Individual Personal Property includes:
- Unlicensed vehicles, which are those not having an active North Carolina registration on January 1 of a year, including automobiles, trucks, trailers, permanent multi-year trailers, campers and motorcycles
- Boats, Boat Motors, Jet Skis, etc.
- Mobile Homes
- Aircraft, including Hot Air Balloons, Ultralights, and Gliders
- Vehicles with permanent multi year tags issues by the NCDMV
For information on vehicles having an active North Carolina registration, please view the Motor Vehicles section of this website.
North Carolina General Statutes require all individuals owning personal property on January 1 of each year to annually list that property which is subject to taxation. The listing period is from January 1 through January 31. Listings submitted by mail shall be deemed filed as of the date shown on the postmark affixed by the U.S. Postal Service. If no date is shown on the postmark, or if the postmark is not affixed by the U.S. Postal Service (for instance, your own postage meter), the listing shall be deemed filed when received by the Wake County Revenue Department. Late listings are subject to penalties per North Carolina General Statute 105-312(h).
If you received a listing form in the previous year, one should automatically be mailed to you at the last address of record. You should receive this preprinted form by the end of December or first week of January. If you do not receive a form and have property that requires listing, it is your responsibility to obtain and complete a Personal Property Listing form.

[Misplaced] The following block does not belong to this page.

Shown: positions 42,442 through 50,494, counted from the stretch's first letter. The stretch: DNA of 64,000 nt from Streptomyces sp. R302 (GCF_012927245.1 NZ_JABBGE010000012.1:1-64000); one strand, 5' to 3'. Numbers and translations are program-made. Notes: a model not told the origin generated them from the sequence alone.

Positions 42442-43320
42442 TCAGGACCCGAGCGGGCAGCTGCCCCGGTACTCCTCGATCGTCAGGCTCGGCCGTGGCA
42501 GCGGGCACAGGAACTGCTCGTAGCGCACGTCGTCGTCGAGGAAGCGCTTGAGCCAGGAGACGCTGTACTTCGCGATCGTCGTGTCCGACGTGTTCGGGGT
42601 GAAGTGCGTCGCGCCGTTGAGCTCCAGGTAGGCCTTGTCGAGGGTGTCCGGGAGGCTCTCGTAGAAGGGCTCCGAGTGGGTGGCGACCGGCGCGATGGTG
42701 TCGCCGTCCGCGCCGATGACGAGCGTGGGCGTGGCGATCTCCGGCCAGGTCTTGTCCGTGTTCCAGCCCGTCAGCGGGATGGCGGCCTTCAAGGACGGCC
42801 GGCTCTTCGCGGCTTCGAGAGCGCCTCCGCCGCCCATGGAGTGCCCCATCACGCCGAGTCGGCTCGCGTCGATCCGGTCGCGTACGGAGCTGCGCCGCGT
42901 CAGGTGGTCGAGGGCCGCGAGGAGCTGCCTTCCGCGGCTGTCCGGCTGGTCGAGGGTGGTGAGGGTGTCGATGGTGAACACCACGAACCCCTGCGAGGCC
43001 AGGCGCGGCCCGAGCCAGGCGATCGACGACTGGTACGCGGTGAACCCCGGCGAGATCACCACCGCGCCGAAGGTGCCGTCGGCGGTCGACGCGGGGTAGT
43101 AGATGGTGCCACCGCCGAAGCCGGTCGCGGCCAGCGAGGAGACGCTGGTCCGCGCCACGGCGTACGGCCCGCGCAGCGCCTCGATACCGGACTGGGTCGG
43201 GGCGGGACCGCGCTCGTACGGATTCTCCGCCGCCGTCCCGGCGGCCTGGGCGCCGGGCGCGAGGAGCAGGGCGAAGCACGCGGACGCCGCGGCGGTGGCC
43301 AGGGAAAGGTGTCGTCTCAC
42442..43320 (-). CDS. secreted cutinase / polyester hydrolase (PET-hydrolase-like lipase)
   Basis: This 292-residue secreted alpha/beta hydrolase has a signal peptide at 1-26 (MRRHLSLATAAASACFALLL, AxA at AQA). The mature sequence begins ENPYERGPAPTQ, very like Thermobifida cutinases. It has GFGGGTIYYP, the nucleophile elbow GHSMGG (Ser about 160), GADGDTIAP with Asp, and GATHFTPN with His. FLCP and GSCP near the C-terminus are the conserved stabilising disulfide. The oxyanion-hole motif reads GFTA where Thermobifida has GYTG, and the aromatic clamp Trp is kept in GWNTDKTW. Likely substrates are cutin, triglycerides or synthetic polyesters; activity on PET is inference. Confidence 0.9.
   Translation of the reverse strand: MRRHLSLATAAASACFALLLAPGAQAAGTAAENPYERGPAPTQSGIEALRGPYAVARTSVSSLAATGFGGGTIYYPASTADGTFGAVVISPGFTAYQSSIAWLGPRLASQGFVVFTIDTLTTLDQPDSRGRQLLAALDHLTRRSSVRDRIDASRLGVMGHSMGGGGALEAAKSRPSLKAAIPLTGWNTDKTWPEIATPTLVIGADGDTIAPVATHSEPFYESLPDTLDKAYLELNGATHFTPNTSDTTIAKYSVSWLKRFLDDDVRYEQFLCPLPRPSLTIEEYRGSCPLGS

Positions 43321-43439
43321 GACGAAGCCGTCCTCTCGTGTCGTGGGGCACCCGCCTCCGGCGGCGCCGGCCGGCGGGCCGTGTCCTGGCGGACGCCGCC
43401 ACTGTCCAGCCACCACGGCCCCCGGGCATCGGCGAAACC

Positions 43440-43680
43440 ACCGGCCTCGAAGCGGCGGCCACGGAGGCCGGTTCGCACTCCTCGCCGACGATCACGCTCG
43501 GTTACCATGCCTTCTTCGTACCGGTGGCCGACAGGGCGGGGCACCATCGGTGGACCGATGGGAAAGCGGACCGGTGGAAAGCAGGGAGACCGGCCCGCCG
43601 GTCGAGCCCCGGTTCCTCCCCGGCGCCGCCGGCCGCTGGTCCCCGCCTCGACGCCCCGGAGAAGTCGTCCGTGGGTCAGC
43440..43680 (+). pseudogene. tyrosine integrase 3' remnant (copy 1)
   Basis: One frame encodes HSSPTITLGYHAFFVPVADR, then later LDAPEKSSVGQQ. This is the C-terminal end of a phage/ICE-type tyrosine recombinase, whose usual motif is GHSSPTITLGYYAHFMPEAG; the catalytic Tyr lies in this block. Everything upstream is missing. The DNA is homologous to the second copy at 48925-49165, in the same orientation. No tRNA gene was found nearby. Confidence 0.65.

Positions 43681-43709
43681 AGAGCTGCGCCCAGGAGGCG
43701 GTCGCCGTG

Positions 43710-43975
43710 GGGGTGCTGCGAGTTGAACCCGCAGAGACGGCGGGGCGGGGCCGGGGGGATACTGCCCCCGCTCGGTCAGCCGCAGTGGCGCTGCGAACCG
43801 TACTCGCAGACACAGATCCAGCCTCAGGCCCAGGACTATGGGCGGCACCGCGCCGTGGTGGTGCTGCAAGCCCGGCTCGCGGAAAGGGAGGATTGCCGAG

Personal Property tax statements are normally mailed to owners in July of each year. If you do not receive your statement by September 1, please contact our office to request a duplicate. Property taxes not paid in full by January 5 following billing are assessed an interest charge of 2% for the month of January and an additional ¾ of 1% each month thereafter.
A taxpayer may appeal the value, situs, or taxability of the property within 30 days after the date of the initial notice of value. If the tax office does not give separate written notice of the value to the taxpayer, then the tax bill serves as notice of the value of the personal property. A letter of appeal should provide a description of your disagreement and include any documentation that will assist us in reviewing the account.
North Carolina General Statutes allow for certain types of property to receive exclusions or exemptions from property taxes. Refer to Exemptions & Exclusions for more information.